Beware of Obama's Groundhog Day

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One of the
cleverest films I have seen is Groundhog
Day
, in which Bill Murray plays a TV weatherman who finds
himself stuck in time. At first he deludes himself that the same
day and the same people and the same circumstances offer new opportunities.
Finally, his naivety and false hope desert him and he realizes the
truth of his predicament and escapes. Is this a parable for the
age of Obama?

Having campaigned
with “Change you can believe in,” President-elect Barack
Obama has named his A-team. They include Hillary Clinton, who voted
to attack Iraq without reading the intelligence assessment and has
since threatened to “totally obliterate” Iran on behalf
of a foreign power, Israel. During his primary campaign, Obama referred
repeatedly to Clinton’s lies about her political record. When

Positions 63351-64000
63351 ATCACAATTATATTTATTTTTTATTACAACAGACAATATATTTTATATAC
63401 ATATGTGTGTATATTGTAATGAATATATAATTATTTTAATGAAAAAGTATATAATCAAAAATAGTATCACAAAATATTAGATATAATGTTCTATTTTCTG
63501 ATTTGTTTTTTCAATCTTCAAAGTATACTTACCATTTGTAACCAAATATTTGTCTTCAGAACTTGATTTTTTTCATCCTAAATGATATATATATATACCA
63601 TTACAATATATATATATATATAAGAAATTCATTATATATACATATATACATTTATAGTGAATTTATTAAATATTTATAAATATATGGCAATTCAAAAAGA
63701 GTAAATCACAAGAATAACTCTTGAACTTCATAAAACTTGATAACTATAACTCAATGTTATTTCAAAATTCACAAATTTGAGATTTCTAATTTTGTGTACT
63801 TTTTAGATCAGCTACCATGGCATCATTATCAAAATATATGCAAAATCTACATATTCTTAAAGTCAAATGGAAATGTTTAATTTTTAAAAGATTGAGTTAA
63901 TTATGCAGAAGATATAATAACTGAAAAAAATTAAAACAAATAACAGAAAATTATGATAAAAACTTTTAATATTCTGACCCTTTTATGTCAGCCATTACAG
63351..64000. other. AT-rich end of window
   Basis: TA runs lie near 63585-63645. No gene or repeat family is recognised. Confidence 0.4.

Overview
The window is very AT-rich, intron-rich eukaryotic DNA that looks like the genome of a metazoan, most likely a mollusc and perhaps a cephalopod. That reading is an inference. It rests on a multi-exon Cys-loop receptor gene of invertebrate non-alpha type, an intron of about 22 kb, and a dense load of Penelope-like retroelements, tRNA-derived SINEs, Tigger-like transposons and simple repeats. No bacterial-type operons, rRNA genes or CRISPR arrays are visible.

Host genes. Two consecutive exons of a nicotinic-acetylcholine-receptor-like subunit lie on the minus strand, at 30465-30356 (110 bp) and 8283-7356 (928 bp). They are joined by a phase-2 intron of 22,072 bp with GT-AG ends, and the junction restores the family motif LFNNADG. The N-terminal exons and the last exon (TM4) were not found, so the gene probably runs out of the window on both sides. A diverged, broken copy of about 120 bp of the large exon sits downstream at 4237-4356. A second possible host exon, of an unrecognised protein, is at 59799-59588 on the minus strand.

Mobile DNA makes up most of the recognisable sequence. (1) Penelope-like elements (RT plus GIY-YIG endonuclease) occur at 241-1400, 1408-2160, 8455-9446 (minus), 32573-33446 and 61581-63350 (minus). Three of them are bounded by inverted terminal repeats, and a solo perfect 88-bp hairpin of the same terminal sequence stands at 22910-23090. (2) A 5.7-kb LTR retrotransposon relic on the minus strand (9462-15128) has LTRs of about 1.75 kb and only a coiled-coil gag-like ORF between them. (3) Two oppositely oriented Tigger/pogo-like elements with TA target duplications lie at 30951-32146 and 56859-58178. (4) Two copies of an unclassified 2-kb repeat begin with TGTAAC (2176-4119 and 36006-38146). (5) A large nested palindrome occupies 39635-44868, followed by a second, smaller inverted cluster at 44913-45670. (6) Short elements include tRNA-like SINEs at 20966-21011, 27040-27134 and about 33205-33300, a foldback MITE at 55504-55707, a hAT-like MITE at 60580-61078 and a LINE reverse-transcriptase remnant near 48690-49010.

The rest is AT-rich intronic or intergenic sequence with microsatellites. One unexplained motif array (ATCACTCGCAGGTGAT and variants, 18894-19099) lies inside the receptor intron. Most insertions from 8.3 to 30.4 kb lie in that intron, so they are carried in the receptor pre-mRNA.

he appointed her secretary of state, he called her “my dear
friend.”

Obama’s
slogan is now “continuity.” His secretary of defense will
be Robert Gates, who serves the lawless, blood-soaked Bush regime
as secretary of defense, which means secretary of war (America last
had to defend itself when the British invaded in 1812). Gates wants
no date set for an Iraq withdrawal and “well north of 20,000”
troops to be sent to Afghanistan. He also wants America to build
a completely new nuclear arsenal, including “tactical”
nuclear weapons that blur the distinction with conventional weapons.

Another product
of “continuity” is Obama’s first choice for CIA chief,
John Brennan, who shares responsibility for the systematic kidnapping
and torturing of people, known as “extraordinary rendition.”
Obama has assigned Madeleine Albright to report on how to “strengthen
US leadership in responding to genocide.” Albright, as secretary
of state, was largely responsible for the siege of Iraq in the 1990s,
described by the UN’s Denis Halliday as genocide.

There is more
continuity in Obama’s appointment of officials who will deal
with the economic piracy that brought down Wall Street and impoverished
millions. As in Bill Murray’s nightmare, they are the same
officials who caused it. For example, Lawrence Summers will run